Out of curiosity, have you had the craft beer called “It’s Not Your Father’s Root Beer”? If you have not, you should try it because it’s delicious. If you have, then you get the title of this post.
I work primarily with individuals who are awarded different forms of equity compensation from their employers, but I mainly deal with Employee Stock Purchase Plans (ESPPs) and Restricted Stock Units (RSUs). Most of the individuals that have held on to those shares generally have kept them because:
1. They forgot to sell or did not know when to sell.
2. They’ve held on to stocks because of performance.
3. They thought you should wait a year in order to get a preferable tax rate on the sale of those shares.
All of these are fair questions to raise, but I want to explain how not selling these shares can put you into a predicament you probably did not see coming.
You Already Work There
It is important to recognize that whenever you have a concentrated amount of your net worth in one single company stock you are exposing yourself to an unnecessary amount of risk.
1. You work for the company, so the success of the company will likely benefit you.
2. For those involved in an ESPP and who continue to contribute to the plan, recognize that if you are planning on continuing to make contributions, you still have exposure to performance of the company stock over the next buying period.
Holding on to company can stock lead to an unnecessary amount of exposure in the form of risk and volatility. It may be easier to relate the act of holding onto equity compensation to moving in with your significant other too early in the relationship. I know this is a financial planning blog, and I am not here to give relationship advice, but there are some similarities.
Unless you own a business or are a partner at a company, you should treat your job as you would treat a dating relationship with similar aspects of commitment, accountability, and emotions. But you are not married to them, so they can leave whenever they want, with little to no consequences. So can the value of the company stock price.
What Do You Need It For?
Most people who are offered equity compensation work in the tech industry. This sector of the market has done phenomenally well over the last decade, and stock prices reflect this. Although the stock market in this field may be doing well, you should ask yourself when do you need this money? Most people will not touch these type of investments for decades. However, when you take this into account, you have to recognize how difficult it is for any individual stock to outperform market returns over a long period of time. For example, think about what the hot stock of 90’s was and how that stock has performed in comparison to market returns currently.
You Do Not Know Enough?
I often hear from people who want to hold on to their stock, “I work in the industry and have a good pulse on how the stock will perform.” I am sorry to inform you, but you do not. The people who have access to the information that would likely predict the performance of the company stock have strict regulations set by the SEC (10b5-1) on how much they can sell, when they can sell, and even the pricing. By the time you figure out that things at your company are not going well, it’s probably too late. Also, whenever it comes to investment strategy the notion of “this stock is going up” is not a real investment philosophy. Stock prices are based upon how people,” The Market Participants” feel, and not your individual knowledge on your company.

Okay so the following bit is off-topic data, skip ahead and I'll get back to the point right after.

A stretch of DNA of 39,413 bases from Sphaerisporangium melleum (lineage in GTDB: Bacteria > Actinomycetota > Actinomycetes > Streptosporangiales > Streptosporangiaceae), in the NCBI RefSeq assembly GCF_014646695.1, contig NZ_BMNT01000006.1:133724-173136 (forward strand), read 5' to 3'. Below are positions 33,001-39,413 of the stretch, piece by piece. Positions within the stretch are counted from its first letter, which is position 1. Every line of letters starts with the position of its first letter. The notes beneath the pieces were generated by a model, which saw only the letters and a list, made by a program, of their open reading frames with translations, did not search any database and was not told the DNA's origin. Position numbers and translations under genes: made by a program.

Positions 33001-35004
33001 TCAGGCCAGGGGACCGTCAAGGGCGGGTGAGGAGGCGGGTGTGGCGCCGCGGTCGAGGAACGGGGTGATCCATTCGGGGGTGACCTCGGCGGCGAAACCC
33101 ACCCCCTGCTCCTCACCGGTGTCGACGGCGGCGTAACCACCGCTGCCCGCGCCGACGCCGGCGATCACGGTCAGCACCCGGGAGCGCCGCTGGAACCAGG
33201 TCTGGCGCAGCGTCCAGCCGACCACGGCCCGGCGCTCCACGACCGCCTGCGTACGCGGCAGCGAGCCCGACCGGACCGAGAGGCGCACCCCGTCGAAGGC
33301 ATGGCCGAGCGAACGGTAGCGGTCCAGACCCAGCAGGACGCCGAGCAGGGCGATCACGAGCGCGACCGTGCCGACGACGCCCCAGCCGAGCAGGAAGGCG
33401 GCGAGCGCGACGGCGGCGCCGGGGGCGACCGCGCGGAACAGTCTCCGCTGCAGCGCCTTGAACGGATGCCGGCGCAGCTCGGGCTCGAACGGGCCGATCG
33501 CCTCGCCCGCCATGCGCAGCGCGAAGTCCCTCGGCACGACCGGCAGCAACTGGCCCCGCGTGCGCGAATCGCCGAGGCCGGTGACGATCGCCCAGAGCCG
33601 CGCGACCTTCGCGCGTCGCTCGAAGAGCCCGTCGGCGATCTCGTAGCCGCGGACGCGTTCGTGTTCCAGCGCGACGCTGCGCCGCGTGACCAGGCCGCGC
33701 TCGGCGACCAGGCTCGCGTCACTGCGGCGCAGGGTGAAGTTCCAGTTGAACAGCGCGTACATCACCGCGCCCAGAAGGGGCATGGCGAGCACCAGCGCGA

What Should You Do?
I understand if you are confident in your company’s stock performance. That is not intrinsically a bad thing. Just apply this philosophy in moderation. Consider setting a limit of 5-10% of your overall investable net worth in your company’s stock if you feel passionate about it. This should give you enough exposure to benefit from the gains, but not too much exposure in the scenario of your company falling on hard times, or the stock price taking a sharp decline.
Do Not Forget 2008
It can be easy for investors to forget the past, but we should allow our past mistakes to shape our future decisions. One of the reasons 2008 was such a crippling time for investors was a lot of employee’s had a huge concentration in their company’s individual stock, and when these companies filed for bankruptcy their stock prices tanked. It was a scary place to be for investors who put decades of hard-earned money in to funding their retirement. It can be easy to think “that will never happen to my company.” But may I ask, what if it does? Are you prepared? That is the difference between the advice a financial planner gives in comparison to the investment conversation you have with friends. We are not just looking at what your portfolio could do in the best-case scenario, but also in the worst-case scenario.
Let’s say you are right, that your company stock booms and does great throughout your working career and retirement. But what if you are wrong? You will lose over 50% of your portfolio’s value in retirement. Sometimes we think we’re willing to eat the risk till it comes face to face with us. I mean you could fly Spirit Airlines rather than Southwest, but do you really want the turbulence and fear of failing, especially if your family members were on the plane? No, so why do the same with your investment options that will impact your family?
This material has been prepared for informational purposes only and should not be used as investment, tax, legal or accounting advice. All investing involves risk. Past performance is no guarantee of future results. Diversification does not ensure a profit or guarantee against a loss. You should consult your own tax, legal and accounting advisors.